Old Edgeworth home will be moved, not demolished |

Old Edgeworth home will be moved, not demolished

The new owner of a century-old stone Edgeworth home that some say is historic will move the structure instead of tearing it down.

Rebecca Whitlinger, a spokeswoman for the owner, Legendary Pictures CEO Thomas Tull, said Monday by email, “After an exhaustive review with his team, and at a great expense to Mr. Tull, the home will not be deconstructed. Instead, it will be carefully relocated to another prominent site on the property.”

Under the name Three Rivers Trust, Tull, who is partial owner of the Steelers, purchased the property Nov. 14 from Harlan and Cynthia Giles for $5.5 million, according to Allegheny County real estate records. He plans to build a home for his family there.

Representatives for Tull applied Dec. 4 for a demolition permit, then requested an extension on the permit to Jan. 15 in order to submit plans to the borough engineer.

Millcraft Development Services is the development representative for Tull, and Mosites Construction was selected as construction manager for the project, Whitlinger said.

Lucas Piatt of Millcraft Development wasn’t available for comment.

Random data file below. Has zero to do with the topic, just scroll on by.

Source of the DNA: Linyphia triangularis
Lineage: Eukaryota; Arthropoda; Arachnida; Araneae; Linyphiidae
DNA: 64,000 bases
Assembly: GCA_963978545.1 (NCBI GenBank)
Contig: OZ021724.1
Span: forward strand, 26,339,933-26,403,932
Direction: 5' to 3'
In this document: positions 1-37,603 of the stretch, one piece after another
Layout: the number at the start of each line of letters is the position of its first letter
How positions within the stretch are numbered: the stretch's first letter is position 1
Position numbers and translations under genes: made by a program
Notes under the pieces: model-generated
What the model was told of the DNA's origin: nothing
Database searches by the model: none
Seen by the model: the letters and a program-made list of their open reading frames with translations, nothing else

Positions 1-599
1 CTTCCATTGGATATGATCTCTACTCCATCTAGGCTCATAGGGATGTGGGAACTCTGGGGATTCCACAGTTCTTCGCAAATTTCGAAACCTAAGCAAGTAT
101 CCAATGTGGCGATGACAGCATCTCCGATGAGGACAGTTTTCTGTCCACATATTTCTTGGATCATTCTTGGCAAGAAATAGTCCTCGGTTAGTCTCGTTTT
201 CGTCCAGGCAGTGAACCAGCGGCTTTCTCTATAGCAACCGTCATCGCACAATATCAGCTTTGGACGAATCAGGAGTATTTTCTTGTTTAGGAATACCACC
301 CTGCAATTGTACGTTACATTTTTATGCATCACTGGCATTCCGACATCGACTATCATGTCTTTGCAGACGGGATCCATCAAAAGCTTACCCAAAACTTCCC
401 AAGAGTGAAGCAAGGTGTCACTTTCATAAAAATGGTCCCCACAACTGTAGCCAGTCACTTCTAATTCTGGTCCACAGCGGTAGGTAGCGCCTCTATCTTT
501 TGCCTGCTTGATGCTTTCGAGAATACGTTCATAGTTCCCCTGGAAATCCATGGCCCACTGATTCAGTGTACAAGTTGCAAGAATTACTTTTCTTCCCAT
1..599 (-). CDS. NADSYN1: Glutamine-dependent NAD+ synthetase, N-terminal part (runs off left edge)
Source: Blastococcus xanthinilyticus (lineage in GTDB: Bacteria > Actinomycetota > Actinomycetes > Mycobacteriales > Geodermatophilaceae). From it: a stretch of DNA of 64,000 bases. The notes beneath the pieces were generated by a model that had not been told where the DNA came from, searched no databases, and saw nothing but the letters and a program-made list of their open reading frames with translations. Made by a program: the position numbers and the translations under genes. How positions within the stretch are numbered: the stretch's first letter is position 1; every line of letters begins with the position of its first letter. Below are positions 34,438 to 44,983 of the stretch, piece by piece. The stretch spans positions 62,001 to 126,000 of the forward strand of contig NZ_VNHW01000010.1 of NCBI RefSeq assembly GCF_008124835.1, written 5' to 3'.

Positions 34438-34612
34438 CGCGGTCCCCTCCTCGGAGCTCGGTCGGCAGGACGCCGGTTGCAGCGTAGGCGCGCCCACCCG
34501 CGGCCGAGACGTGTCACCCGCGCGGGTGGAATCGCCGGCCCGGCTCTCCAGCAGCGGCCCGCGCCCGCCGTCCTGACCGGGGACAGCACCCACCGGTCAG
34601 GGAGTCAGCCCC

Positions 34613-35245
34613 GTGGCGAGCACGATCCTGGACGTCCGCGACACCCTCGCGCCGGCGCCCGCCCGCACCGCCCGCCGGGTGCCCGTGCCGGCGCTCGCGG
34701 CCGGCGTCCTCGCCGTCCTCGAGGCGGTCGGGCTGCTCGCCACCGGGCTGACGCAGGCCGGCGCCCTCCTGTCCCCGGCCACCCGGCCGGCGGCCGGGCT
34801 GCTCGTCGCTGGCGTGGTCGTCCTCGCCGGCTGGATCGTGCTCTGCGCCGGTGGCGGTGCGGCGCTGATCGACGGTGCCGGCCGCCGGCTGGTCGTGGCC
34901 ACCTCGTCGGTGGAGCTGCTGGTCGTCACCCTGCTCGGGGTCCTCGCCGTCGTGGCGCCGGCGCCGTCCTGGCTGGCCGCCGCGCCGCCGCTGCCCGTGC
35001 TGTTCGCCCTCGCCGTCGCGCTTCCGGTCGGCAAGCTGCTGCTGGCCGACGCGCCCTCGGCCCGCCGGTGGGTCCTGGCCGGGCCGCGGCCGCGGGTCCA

Representatives of the Sewickley Valley Historical Society and concerned citizens vowed to fight plans to demolish the former Walker family estate, built in 1904 by William and Jane Walker.

Historical society Executive Director Harton Semple told Edgeworth council recently that the home known as “Muottas” is a treasure that should be preserved. The home was built the year the borough was established and was made from stone from the property, he said.

He described the house as an “organic, elemental house sprung from the land itself.”

Whitlinger said Tull instead will construct a home “more suitable for a 21st-century family with young children.”

Two other homes with history in the Sewickley Valley were demolished in the borough: steel tycoon B.F. Jones’ estate, built in 1899, came down in 1991, and the Thomas Leet Shields house was razed in 2002.

The Walker home cannot be viewed from public access points.

The home and several photos are included in “Historic Houses of Sewickley Valley” by Stephen Neal Dennis, and Margaret Henderson Floyd’s book, “Architecture After Richardson.”

Bobby Cherry is a Tribune-Review staff writer. Reach him at 412-324-1408 or [email protected].

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